Utilizing temporal cues to integrate and separate modalities of sensory information is a fundamental ability for human being to function properly in everyday life. It is particularly important for us to integrate and transfer audiovisual information from the social context to facilitate effective communication. For example, social interactions require the integration of another person’s face, voice, lip movement and gestures, failure of which may lead to misinterpretation and abnormal social responses. Empirical findings have suggested that such ability emerges as early as the first year of life for speech and non-speech stimuli. However, the size of the temporal processing that allows us to integrate unrelated stimuli to a meaningful signal (temporal binding window) may follow a U-shaped pattern, with both children and elder people exhibiting a wider temporal binding window to detect and integrate audiovisual asynchrony information comparing to younger people. Nevertheless, it is still not fully clear whether the maturity of temporal binding window in teenage years would be influenced by speech and non-speech stimuli. Moreover, it is also unclear whether altered temporal binding windows would be associated with a set of subclinical traits such as those with higher levels of autistic and schizotypal traits.
In order to address these unclear issues, Dr. Raymond Chan’s team from the Neuropsychology and Applied Cognitive Neuroscience (NACN) Laboratory, CAS Key Laboratory of Mental Health, Institute of Psychology administered a set of tasks specifically examining the developmental changes of the ability to detect audiovisual asychrony and rapidly adjust sensory decisions in a group of 36 young teenagers (11-14 years old) and 42 young adults (18-28 years old). They also asked the participants to complete a set of questionnaires capturing autistic and schizotypal traits. Their findings showed no age-related changes in the width of the temporal binding window within which participants were highly likely to combine multisensory stimuli. However, they did observe significant difference between the young teenagers and adults in audiovisual temporal recalibration, i.e., only older adults exhibited short-term recalibration for simple and non-speech stimuli, the young teenagers could not achieve the same performances. Moreover, no significant correlation was found between audiovisual temporal integration ability and autistic or schizotypal traits in both groups. These findings provide new and useful information on the developmental trajectory of multisensory integration, and may have potentially important implications for the detection and intervention for neurodevelopmental disorders with altered audiovisual temporal integration.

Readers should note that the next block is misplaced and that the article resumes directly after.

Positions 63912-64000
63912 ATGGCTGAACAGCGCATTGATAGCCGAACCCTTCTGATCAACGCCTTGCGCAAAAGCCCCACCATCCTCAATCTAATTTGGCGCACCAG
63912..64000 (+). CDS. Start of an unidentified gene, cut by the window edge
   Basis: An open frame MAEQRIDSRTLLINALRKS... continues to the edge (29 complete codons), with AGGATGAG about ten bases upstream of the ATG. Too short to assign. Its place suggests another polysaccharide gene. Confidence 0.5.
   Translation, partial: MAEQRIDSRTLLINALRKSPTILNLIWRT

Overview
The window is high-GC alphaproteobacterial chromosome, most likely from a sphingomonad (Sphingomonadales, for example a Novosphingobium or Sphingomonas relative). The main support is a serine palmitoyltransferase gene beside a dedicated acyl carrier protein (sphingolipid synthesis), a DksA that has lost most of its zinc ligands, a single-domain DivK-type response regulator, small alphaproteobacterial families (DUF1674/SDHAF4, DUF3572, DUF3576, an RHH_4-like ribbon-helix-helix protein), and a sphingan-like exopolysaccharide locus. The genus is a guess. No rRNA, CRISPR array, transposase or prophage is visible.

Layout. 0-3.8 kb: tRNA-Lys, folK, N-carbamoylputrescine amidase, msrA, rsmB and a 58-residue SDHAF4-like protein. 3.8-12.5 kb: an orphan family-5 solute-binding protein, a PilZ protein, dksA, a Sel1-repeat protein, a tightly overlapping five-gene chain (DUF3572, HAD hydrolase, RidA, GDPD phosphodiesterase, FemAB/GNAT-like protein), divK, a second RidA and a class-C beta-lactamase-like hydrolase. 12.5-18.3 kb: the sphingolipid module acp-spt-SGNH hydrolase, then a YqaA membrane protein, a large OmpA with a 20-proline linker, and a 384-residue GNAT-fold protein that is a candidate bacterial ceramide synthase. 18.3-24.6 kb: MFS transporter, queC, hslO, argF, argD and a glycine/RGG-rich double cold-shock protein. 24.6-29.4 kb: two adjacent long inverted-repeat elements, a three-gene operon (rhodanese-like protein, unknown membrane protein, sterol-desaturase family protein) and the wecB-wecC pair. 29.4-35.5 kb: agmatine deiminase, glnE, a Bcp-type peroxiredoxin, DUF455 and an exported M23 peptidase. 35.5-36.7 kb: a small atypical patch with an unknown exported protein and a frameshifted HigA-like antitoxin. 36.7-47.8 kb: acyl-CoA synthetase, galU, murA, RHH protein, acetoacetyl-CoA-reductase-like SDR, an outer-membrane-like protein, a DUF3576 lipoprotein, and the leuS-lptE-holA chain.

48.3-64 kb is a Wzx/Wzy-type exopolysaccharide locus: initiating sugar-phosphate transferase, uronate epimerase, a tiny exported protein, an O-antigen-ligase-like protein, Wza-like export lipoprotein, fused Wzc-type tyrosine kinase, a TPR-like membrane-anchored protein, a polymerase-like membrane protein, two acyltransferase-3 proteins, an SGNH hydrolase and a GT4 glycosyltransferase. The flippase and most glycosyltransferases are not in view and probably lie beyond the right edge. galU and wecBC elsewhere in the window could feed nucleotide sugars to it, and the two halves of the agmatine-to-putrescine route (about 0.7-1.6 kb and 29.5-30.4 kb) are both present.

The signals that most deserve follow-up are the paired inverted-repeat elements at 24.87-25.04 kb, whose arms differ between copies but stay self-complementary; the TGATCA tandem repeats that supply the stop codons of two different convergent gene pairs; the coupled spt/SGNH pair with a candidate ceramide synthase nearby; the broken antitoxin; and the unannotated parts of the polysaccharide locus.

This study was supported by the National Science Foundation China, the National Key Research and Development Programme, the Beijing Training Project for the Leading Talents in Science & Technology, and the CAS Key Laboratory of Mental Health, Institute of Psychology.
The paper is now available from Autism Research
Zhou, H. Y., Shi, L. J., Yang, H. X., Cheung, E. F. C., Chan, R. C. K. * (2019). Audiovisual temporal integration and rapid temporal recalibration in adolescents and adults: age-related changes and its correlation with autistic traits. Autism Research
Zhou, H. Y., Cai, X. L., Weigl, M., Bang, P., Cheung, E. F. C., Chan, R. C. K.* (2018). Multisensory temporal binding window in autism spectrum disorders and schizophrenia spectrum disorders: A systematic review and meta-analysis. Neuroscience & Biobehavioral Reviews, 86, 66-76.
Institute of Psychology